Mayor Adams signs legislation to boost safety for FDNY EMTs and Paramedics with new body armor and self defense training

Mayor Eric Adams holds a public hearing and bill signing for Intro. 126 to provide body armor to Fire Department of the City of New York (FDNY) employees who provide emergency medical services and Intro. 127 to provide de-escalation and self-defense training to FDNY employees who provide emergency medical services.
Photo by Ed Reed/Mayoral Photography Office

Mayor Eric Adams signed two pieces of legislation this month that will provide self-defense training and body armor to Emergency Medical Technicians (EMTs) and Paramedics in the FDNY.

Council Members Joann Ariola, who represents central and south Queens neighborhoods, and Joe Borelli, who represents Staten Island south, sponsored the legislation, which provides EMS workers with added protections while on duty.

The signing of Intro. 126, which gives ballistic vests to EMS employees, and Intro. 127, which provides de-escalation and self-defense training, comes after attacks on paramedics across the city have increased in recent years.

In his remarks, the mayor praised the council members for their advocacy and emphasized the importance of EMS workers. “Today, we’re making sure the city continues to move in the right direction for their protection,” Adams said. “By providing extra protection for them while they are out on the streets, saving lives, this sends the right message that our first responders will always be under our care and protection.”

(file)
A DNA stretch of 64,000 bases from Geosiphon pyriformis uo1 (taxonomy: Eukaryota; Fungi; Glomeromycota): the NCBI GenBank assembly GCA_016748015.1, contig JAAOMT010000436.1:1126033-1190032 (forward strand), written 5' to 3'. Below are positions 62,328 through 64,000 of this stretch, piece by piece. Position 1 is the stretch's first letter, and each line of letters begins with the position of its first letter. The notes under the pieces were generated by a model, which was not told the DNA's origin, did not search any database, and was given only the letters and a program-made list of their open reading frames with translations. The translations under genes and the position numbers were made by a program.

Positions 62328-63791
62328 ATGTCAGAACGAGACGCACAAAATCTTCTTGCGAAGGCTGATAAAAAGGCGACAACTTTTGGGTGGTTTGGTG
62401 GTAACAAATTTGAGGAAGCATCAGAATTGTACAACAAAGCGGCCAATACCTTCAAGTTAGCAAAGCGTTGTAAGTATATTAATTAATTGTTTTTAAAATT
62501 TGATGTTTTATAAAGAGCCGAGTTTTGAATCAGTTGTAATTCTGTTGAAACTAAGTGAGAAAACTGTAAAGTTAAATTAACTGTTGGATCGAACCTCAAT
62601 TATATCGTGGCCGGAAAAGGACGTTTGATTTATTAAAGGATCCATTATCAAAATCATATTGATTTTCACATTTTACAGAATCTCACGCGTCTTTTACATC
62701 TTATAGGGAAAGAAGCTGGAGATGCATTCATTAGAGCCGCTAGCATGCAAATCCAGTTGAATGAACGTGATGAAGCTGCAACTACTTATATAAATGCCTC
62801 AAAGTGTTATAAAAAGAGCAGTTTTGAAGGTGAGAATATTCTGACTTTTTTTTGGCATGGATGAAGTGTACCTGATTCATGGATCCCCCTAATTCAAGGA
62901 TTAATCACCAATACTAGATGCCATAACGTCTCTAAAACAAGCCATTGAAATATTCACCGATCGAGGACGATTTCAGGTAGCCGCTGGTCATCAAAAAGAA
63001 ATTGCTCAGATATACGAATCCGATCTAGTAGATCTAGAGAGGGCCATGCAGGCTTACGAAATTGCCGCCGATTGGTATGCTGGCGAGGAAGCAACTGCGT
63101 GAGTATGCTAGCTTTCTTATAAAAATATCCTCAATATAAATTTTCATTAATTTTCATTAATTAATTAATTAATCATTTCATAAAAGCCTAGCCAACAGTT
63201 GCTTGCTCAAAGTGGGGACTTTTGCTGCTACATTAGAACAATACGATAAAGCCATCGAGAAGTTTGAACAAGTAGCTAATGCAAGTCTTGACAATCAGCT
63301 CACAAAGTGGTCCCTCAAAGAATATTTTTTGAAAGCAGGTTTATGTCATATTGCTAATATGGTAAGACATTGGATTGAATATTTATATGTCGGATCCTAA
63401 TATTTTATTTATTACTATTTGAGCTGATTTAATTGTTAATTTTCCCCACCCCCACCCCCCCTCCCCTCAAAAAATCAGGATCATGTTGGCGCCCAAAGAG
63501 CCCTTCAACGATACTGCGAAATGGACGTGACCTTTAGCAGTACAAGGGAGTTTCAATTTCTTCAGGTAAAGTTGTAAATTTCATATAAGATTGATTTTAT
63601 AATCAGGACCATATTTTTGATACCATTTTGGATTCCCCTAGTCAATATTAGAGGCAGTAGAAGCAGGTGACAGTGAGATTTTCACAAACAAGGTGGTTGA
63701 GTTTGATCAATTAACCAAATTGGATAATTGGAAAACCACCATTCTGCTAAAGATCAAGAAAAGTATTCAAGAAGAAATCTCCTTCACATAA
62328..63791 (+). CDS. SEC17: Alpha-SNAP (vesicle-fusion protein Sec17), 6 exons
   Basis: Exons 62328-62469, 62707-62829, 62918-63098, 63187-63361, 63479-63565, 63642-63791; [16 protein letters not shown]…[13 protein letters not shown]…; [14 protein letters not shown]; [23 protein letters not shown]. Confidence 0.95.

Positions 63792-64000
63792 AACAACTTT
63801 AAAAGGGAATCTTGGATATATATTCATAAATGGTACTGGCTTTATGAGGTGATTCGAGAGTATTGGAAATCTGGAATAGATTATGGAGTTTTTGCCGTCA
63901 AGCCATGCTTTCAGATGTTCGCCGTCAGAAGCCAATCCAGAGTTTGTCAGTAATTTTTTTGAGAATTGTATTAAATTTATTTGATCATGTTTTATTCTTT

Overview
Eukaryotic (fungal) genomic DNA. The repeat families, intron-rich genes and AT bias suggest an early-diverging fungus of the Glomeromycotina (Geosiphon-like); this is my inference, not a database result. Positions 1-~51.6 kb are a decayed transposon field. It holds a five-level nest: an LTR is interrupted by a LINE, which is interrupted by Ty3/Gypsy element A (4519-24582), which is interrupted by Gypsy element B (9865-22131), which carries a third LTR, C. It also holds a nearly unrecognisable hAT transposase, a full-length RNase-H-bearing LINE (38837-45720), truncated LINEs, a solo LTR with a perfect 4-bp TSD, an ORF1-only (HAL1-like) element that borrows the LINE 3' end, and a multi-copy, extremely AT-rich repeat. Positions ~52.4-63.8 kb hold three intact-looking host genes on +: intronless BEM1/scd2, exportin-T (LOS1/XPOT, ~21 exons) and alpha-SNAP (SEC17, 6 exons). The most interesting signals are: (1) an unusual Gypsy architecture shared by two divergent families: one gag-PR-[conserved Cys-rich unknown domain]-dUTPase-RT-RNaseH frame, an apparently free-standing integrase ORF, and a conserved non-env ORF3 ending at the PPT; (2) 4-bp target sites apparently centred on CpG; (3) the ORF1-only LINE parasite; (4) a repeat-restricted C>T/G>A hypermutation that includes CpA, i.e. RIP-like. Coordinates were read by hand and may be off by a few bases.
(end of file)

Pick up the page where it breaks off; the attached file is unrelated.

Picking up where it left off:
Councilwoman Ariola, who chairs the fire and emergency management committee, continues to work with fellow legislators to fulfill the needs of emergency service workers at the city council.

“Our EMS workers are often the first on the scene of an emergency, and these pieces of legislation will help ensure that they are prepared for whatever might be waiting for them when they respond to a call,” Ariola said.

In 2022, FDNY EMS Lieutenant Allison Russo was killed in an unprovoked attack while on the job in Astoria, Queens. Her death by a knife-wielding man generated further discussions and frustrations from union members and first responders. Another incident involving the death of EMT Yadira Arroyo while responding to an emergency call highlighted the daily risks of medical responders.

Borelli, who served as the city council’s previous chair of fire and emergency management, says he wishes the bills were signed sooner, although it would have been better not to need to implement the legislation.